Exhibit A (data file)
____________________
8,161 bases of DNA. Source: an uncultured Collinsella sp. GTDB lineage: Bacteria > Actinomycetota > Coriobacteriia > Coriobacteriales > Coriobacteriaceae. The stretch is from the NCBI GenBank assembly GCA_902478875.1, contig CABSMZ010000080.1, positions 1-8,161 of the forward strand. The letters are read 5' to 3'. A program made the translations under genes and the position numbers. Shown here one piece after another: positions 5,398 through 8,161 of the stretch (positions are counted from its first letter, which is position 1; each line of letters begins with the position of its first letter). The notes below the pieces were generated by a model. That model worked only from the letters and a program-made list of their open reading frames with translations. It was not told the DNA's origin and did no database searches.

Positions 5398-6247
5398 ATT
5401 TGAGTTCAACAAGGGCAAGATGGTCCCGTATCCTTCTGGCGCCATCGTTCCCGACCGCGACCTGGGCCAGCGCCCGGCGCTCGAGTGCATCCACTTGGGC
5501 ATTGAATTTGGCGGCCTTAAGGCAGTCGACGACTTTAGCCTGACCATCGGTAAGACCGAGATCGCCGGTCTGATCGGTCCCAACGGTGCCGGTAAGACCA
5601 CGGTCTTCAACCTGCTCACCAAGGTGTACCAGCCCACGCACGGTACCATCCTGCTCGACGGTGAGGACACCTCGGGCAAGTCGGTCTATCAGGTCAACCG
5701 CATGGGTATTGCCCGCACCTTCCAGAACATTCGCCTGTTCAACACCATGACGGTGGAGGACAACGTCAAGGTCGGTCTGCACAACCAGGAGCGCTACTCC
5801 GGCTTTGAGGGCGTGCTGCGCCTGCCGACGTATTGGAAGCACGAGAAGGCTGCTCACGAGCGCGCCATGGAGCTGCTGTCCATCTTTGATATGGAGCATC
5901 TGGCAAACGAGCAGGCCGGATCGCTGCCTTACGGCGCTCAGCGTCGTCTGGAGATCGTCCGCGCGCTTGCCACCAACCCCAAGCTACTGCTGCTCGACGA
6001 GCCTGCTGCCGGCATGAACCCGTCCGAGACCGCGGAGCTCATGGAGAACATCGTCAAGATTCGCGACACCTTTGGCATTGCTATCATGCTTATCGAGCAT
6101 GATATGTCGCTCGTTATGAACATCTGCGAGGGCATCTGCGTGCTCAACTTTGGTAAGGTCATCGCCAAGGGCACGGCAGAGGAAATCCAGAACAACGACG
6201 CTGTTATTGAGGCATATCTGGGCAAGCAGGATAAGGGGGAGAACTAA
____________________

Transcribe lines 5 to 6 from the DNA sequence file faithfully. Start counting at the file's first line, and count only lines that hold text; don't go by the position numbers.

5501 ATTGAATTTGGCGGCCTTAAGGCAGTCGACGACTTTAGCCTGACCATCGGTAAGACCGAGATCGCCGGTCTGATCGGTCCCAACGGTGCCGGTAAGACCA
5601 CGGTCTTCAACCTGCTCACCAAGGTGTACCAGCCCACGCACGGTACCATCCTGCTCGACGGTGAGGACACCTCGGGCAAGTCGGTCTATCAGGTCAACCG